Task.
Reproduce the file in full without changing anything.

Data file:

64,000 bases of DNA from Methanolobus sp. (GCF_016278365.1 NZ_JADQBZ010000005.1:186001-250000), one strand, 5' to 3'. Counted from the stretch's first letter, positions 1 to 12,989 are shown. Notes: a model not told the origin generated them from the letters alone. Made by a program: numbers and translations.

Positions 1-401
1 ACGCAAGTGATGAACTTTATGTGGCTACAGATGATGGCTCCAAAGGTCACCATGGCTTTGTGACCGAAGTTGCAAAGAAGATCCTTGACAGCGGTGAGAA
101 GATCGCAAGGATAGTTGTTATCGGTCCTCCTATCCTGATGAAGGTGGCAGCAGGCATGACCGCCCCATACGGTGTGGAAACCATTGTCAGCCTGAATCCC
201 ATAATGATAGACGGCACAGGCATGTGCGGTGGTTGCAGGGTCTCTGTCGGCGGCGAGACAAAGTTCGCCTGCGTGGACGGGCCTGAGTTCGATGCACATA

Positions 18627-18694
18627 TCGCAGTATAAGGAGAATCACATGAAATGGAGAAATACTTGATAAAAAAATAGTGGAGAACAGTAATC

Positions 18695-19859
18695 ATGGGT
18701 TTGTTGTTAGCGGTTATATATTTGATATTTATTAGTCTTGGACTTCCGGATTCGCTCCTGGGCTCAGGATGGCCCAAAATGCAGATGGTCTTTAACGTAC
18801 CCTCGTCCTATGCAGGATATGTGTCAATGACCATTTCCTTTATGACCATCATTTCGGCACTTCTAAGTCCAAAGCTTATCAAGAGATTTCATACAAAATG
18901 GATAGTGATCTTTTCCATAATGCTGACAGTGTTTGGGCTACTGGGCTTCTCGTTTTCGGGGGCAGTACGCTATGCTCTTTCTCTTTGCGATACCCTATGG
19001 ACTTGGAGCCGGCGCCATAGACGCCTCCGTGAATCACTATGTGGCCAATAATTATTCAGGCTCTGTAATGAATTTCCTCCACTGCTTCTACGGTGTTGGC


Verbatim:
64,000 bases of DNA from Methanolobus sp. (GCF_016278365.1 NZ_JADQBZ010000005.1:186001-250000), one strand, 5' to 3'. Counted from the stretch's first letter, positions 1 to 12,989 are shown. Notes: a model not told the origin generated them from the letters alone. Made by a program: numbers and translations.

Positions 1-401
1 ACGCAAGTGATGAACTTTATGTGGCTACAGATGATGGCTCCAAAGGTCACCATGGCTTTGTGACCGAAGTTGCAAAGAAGATCCTTGACAGCGGTGAGAA
101 GATCGCAAGGATAGTTGTTATCGGTCCTCCTATCCTGATGAAGGTGGCAGCAGGCATGACCGCCCCATACGGTGTGGAAACCATTGTCAGCCTGAATCCC
201 ATAATGATAGACGGCACAGGCATGTGCGGTGGTTGCAGGGTCTCTGTCGGCGGCGAGACAAAGTTCGCCTGCGTGGACGGGCCTGAGTTCGATGCACATA

Positions 18627-18694
18627 TCGCAGTATAAGGAGAATCACATGAAATGGAGAAATACTTGATAAAAAAATAGTGGAGAACAGTAATC

Positions 18695-19859
18695 ATGGGT
18701 TTGTTGTTAGCGGTTATATATTTGATATTTATTAGTCTTGGACTTCCGGATTCGCTCCTGGGCTCAGGATGGCCCAAAATGCAGATGGTCTTTAACGTAC
18801 CCTCGTCCTATGCAGGATATGTGTCAATGACCATTTCCTTTATGACCATCATTTCGGCACTTCTAAGTCCAAAGCTTATCAAGAGATTTCATACAAAATG
18901 GATAGTGATCTTTTCCATAATGCTGACAGTGTTTGGGCTACTGGGCTTCTCGTTTTCGGGGGCAGTACGCTATGCTCTTTCTCTTTGCGATACCCTATGG
19001 ACTTGGAGCCGGCGCCATAGACGCCTCCGTGAATCACTATGTGGCCAATAATTATTCAGGCTCTGTAATGAATTTCCTCCACTGCTTCTACGGTGTTGGC